At breakfast this morning, my family was reflecting on our summer. “The highlight of summer so far,” my elder daughter, Tara (13 years old), said, “was attending the World Games for the Special Olympics.”
My family is incredibly blessed, and our summer has included concerts, Broadway shows, world travel, lots of good food, relaxation, Disneyland and many other highlights. As my younger daughter, Leela (11 years old), nodded enthusiastically, I was moved by what an extraordinary statement they were making.
We attended the Opening Ceremony of the World Games for Special Olympics last weekend. The Special Olympics is the world’s largest sports organization for children and adults with intellectual disabilities that provides year-round training and competition for 4.4 Million athletes in 170 countries.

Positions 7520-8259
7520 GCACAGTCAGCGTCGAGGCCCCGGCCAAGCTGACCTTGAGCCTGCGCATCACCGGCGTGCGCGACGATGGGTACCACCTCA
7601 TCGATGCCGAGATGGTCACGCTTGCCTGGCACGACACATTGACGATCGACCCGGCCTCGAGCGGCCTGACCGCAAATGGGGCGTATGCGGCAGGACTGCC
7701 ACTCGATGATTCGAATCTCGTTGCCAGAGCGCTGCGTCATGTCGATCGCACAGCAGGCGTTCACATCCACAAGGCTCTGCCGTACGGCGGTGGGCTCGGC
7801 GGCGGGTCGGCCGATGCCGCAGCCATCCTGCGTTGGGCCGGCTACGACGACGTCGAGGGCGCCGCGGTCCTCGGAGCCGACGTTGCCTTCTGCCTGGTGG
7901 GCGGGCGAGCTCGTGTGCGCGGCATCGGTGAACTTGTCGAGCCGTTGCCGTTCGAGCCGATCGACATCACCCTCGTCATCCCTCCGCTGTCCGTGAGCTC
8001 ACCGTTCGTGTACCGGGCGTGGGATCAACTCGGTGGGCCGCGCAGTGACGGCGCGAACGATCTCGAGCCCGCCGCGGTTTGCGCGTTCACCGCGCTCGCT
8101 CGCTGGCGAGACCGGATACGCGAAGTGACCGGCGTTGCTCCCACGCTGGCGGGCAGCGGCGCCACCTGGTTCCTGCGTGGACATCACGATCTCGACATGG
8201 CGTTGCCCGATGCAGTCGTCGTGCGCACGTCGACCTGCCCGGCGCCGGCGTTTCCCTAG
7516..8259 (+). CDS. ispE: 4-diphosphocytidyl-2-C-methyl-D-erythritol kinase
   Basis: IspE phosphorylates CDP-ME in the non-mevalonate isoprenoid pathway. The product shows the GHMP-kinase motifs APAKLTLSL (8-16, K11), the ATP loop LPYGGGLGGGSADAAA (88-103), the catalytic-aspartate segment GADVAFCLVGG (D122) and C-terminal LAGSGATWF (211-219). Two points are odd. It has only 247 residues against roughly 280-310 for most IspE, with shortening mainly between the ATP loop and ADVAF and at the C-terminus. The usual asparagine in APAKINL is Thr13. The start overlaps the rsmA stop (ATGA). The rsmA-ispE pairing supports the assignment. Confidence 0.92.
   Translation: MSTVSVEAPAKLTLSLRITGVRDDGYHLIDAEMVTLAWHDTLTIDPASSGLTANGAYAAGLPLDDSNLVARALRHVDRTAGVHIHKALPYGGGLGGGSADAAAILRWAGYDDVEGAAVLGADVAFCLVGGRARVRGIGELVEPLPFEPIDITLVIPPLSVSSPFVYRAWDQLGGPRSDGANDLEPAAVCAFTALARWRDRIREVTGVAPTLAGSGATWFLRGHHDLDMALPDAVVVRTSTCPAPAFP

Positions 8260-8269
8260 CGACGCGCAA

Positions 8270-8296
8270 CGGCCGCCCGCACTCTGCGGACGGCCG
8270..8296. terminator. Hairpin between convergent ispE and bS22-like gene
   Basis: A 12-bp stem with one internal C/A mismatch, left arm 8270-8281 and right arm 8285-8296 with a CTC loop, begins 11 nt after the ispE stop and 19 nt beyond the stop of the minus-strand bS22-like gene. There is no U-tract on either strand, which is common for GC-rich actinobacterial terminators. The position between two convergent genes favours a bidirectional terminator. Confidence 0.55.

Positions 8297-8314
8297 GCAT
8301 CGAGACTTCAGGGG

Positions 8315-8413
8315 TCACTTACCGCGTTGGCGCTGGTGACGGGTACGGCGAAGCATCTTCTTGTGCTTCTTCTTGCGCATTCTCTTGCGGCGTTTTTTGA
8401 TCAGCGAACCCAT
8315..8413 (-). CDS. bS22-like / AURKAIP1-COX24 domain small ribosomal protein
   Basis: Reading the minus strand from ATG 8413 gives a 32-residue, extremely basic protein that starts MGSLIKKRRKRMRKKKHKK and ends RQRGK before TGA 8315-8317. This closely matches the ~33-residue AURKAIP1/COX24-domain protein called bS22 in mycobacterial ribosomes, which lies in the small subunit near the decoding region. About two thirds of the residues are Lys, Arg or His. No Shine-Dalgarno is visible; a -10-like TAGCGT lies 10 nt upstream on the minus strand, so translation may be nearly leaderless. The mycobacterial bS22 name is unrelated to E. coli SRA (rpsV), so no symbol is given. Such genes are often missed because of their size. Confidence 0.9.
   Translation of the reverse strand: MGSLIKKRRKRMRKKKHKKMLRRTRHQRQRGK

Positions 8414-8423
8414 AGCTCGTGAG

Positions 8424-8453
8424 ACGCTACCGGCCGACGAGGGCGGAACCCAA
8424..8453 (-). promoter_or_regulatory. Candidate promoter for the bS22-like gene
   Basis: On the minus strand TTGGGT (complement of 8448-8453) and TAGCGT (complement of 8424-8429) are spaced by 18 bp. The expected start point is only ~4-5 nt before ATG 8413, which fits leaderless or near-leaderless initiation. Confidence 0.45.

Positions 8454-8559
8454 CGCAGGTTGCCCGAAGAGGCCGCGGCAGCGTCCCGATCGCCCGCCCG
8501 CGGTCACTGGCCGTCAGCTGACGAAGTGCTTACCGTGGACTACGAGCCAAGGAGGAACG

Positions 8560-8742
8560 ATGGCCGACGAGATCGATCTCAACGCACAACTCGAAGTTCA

A few weeks ago while in Washington D.C. with my father, I attended a private dinner with Tim Shriver, the chairman of the Special Olympics. Tim was passionate and articulate about the event, as well as dispelling some of the assumptions even we had about people with intellectual disabilities. Tim is truly a humble champion for people with intellectual disabilities, and the Shriver family must be applauded for taking an event that his mother, Eunice Shriver, started over 40 years ago and making it into a global social movement that it is today. As written about in this NY Times piece, Special Olympics and The Burden of Happiness, there is a long way still to go. The World Games truly felt like a Utopian world, and the stark reality for many of these people is very different and one is reminded of the need to champion human rights for all. Continue reading →